Believe it or not, after months of searching countless Smith Mountain Lake homes, finding the perfect one, negotiating price and finally agreeing to a deal, a sale can fall apart over a disagreement about curtains.
When striking a deal to sell a Smith Mountain Lake home, it’s important that you are perfectly clear about what you are taking with you and what you are leaving behind. The general rule is that if something is attached to the structure or the ground, it is real property and stays with the house.
If removing the item would ruin or disfigure the walls, the item generally stays. If you need a tool to remove it, it stays.
Legally, these are called fixtures, which include everything permanently attached to the property such as a fence, built-in appliances, ceiling fans, flowerbeds and shrubs.
Conversely, if you can disconnect, unhook or detach an item from the home with bare hands, it’s free to leave when you do. This is known as personal property and should never be assumed to be part of the sale.
Items that fall into this category are furniture, potted plants, free-standing appliances and an outdoor grill.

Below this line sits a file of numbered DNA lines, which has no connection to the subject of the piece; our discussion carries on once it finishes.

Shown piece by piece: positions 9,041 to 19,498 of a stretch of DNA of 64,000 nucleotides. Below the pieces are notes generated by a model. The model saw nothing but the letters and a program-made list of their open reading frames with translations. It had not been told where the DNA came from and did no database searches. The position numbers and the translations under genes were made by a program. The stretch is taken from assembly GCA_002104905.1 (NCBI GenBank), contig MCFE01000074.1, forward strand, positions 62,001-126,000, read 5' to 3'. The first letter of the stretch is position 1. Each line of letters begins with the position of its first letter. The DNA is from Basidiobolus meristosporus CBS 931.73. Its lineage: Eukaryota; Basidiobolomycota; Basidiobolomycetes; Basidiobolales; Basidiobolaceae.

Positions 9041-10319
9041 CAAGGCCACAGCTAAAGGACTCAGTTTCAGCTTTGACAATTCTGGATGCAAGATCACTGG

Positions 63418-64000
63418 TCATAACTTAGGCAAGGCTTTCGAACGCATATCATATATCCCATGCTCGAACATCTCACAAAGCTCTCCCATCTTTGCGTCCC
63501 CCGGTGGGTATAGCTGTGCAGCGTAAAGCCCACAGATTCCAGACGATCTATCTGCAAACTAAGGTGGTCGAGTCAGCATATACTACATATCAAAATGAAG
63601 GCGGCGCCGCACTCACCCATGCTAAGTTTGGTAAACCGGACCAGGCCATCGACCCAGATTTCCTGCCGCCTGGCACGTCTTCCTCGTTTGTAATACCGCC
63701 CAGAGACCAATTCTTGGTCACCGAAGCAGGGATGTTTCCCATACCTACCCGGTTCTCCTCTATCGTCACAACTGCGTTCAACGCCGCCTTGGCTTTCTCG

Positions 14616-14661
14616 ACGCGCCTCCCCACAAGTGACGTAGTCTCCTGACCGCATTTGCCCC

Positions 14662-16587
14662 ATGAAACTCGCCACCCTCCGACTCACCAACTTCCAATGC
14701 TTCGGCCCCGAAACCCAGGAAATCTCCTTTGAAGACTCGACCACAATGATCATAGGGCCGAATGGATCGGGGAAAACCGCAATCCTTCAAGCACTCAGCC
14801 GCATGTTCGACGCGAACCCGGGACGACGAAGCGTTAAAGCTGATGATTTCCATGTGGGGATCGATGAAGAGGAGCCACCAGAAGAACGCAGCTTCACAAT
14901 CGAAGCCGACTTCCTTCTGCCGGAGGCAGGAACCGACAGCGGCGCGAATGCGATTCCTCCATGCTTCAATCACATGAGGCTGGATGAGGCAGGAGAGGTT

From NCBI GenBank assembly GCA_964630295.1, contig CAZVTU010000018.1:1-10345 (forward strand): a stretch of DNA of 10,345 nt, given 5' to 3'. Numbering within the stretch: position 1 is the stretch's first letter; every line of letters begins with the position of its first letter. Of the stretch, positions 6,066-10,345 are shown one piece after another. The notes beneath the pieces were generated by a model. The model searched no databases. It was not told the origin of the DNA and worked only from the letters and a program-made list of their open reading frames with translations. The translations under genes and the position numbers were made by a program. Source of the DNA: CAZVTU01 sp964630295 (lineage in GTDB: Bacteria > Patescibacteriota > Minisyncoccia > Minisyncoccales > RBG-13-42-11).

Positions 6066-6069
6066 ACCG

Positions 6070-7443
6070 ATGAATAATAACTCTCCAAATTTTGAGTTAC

A good rule of thumb is to not show your home with any fixtures you are planning to take. Replacing them is the better option.
Every real estate agent has a story about a deal falling through because of an argument about what a buyer thought was staying. For this reason, you should walk in each room with your agent and make a list of things that you will be taking with you.
If you decide to leave the curtains, chandeliers or are open to giving up some of the outdoor furniture, it may just help with a sale. People appreciate the notion of getting something for free, and a savvy agent will hint to a prospective buyer that fixtures and furnishing may be negotiable. Unless the items are really important to you, let them go with the home. Use them to get the price you want and then replace the items in your new home.
By itemizing and discussing all the things that stay and go at the outset, there will be no miscommunication on closing day.